What is JSON?

January 27th, 2019

The way I understand it, JSON (JavaScript Object Notation) is a method for storing data and exchanging data from one platform to another by breaking the data down to text, using a specific format and syntax.

JSON is a way of structuring data, and so JSON is a data format. In order for the data to be usable, we have to make sure that the format and syntax are correct. Earlier (and still to some degree today) this was done using XML, but JSON has become the favored method because it’s much easier to read.

It grew out of a need for a real-time server-to-browser communication protocol without using plugins such as Flash or Java applets, the predominant methods used in the late 90s and the first half of the 2000s.

So JSON is used for asynchronous browser-server communication and consists of an ordered list of key/value pairs:

{ "key": value } { "firstName": "Thomas" }

  • It extended from JavaScript

  • The media type is application/json

  • The extension is .json

JSON is an acronym for JavaScript Object Notation. It’s not JavaScript, but it’s based on how JavaScript creates objects (a representation of things in the world). JSON is, as such, an object which can be used to describe something. It’s a text-based, language-independent data transfer format like CSV, XML or YAML.

JSON always starts and ends with brackets. The key/value pairs are separated with a colon (:). The key must always be in double quotes (“”), but the value can be written without, as long as it’s not a string. Objects are comma (,) separated, and arrays are enclosed in square brackets ([]):

"phoneNumbers:" [ { "type": "home", "number": "555-555-555" }, { "type": "office", "number": "555-444-555" } ] In the example below, JSON is used to store information about a person. We can have as many levels of lists as needed for the organization of the data. { "firstName": "Thomas", "lastName": "Anderson", "age": 31, "address": { "streetAddress": "Hackerstreet 3", "city": "New York", "state": "NY", "postalCode": "10021-3100" }, "phoneNumbers:" [ { "type": "home", "number": "555-555-555" }, { "type": "office", "number": "555-444-555" }, { "type": "mobile", "number": "555-333-555" } ], "children": [], "spouse": "Trinity", "theOne": true } Here is an XML for comparison: <address> <city>New York</city> <postalCode>10021-3100</postalCode> <state>NY</state> <streetAddress>Hackerstreet 3</streetAddress> </address> <age>31</age> <children /> <firstname>Thomas</firstname> <lastName>Anderson</lastName> <phoneNumbers> <element> <number>555-555-555</number> <type>home</type> </element> <element> <number>555-444-555</number> <type>office</type> </element> <element> <number>555-333-555</number> <type>mobile</type> </element> </phoneNumbers> <spouse>Trinity</spouse> <theOne>true</theOne>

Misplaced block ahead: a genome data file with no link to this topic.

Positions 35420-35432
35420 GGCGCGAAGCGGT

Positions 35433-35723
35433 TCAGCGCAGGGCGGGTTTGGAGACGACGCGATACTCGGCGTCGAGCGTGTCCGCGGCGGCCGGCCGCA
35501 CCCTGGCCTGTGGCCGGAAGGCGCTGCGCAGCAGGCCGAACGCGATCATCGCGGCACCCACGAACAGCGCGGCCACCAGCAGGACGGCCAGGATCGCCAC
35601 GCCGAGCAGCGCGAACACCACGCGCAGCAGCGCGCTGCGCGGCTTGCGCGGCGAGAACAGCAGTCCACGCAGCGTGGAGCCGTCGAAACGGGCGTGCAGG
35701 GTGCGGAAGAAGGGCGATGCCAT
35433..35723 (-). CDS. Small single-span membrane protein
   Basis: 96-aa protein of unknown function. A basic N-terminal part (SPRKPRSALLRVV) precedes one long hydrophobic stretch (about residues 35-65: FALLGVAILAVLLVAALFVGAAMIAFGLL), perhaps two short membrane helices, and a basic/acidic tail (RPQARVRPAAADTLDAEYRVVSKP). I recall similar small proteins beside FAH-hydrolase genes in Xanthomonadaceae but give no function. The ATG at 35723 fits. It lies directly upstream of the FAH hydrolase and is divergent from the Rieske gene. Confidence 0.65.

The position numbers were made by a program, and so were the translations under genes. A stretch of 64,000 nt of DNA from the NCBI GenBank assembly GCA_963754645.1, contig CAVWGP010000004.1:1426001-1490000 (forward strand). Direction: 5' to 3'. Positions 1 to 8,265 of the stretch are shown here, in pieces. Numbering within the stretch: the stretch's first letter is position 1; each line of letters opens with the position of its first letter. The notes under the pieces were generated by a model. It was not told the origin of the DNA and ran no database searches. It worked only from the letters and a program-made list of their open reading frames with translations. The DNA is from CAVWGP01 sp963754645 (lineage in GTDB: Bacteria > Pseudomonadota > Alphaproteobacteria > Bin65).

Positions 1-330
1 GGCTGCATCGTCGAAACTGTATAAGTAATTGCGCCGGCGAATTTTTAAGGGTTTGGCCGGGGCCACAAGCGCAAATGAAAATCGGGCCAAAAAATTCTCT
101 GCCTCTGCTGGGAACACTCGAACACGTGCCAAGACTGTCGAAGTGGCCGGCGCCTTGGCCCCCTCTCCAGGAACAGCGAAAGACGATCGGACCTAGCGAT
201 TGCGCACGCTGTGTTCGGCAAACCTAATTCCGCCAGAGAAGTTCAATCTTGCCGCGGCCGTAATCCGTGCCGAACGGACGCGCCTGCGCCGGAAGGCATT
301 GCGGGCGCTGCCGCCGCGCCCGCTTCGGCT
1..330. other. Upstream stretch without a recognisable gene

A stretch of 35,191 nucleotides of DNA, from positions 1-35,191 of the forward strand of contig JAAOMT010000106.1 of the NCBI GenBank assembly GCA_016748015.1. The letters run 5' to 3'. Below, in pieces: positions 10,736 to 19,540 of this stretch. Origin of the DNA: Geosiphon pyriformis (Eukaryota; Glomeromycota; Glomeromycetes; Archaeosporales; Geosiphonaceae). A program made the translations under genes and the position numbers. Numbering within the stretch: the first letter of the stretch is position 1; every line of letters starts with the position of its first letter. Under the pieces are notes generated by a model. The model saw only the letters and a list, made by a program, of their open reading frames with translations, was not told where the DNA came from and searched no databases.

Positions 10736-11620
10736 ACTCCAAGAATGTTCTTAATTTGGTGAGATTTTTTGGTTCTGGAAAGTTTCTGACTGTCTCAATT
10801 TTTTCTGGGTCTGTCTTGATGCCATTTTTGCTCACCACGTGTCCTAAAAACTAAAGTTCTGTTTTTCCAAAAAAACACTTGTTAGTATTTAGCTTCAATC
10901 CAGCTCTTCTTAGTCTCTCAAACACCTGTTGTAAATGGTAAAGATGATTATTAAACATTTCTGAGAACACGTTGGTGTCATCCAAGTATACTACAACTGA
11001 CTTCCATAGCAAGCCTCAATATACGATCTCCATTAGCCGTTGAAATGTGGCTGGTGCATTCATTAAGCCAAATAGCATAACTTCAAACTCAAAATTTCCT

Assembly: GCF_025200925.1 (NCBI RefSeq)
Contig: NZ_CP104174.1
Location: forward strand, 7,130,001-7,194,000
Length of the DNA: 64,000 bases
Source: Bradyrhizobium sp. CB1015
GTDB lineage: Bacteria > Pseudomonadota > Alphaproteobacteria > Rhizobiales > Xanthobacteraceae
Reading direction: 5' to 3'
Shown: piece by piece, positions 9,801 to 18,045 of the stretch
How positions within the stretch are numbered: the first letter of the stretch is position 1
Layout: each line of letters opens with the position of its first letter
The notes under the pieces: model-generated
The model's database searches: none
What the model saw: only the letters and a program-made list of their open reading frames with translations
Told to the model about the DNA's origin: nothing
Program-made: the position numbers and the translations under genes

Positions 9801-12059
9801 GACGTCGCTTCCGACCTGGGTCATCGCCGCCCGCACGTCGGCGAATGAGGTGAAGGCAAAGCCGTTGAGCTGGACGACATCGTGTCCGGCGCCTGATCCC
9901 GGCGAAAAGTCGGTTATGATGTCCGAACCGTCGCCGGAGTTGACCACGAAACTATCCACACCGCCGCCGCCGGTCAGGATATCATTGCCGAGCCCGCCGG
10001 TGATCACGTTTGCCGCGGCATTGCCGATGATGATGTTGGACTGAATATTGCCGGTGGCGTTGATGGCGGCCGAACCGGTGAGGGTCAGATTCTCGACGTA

JSON is mostly used in APIs since it’s so lightweight, and it works seamlessly between serverside languages and the front end. It’s also compatible with most programming languages. It works very well with AJAX and has become the preferred method for receiving data. JSON is easy to read for humans, loads fast and is easily scalable. It’s compatible with the following data types:

  • Numbers

  • Strings

  • Boolean

  • Arrays

  • Objects

  • Null

JSON, like JavaScript objects, transfers data in key/value pairs as described above, but unlike JavaScript, JSON’s object keys must be defined between double quotes (“”). And duplicate keys returns “undefined”.

So, to summarize, these are the pros of JSON:

  • It’s fast

  • It’s easy to read

  • Works with both server-side languages and on the front end.

  • Understood by most programming languages.

  • The preferred method for transferring data between platforms.

  • Text-based and language independent.

  • Works great with AJAX

  • Easily scalable

  • Compatible with common data types.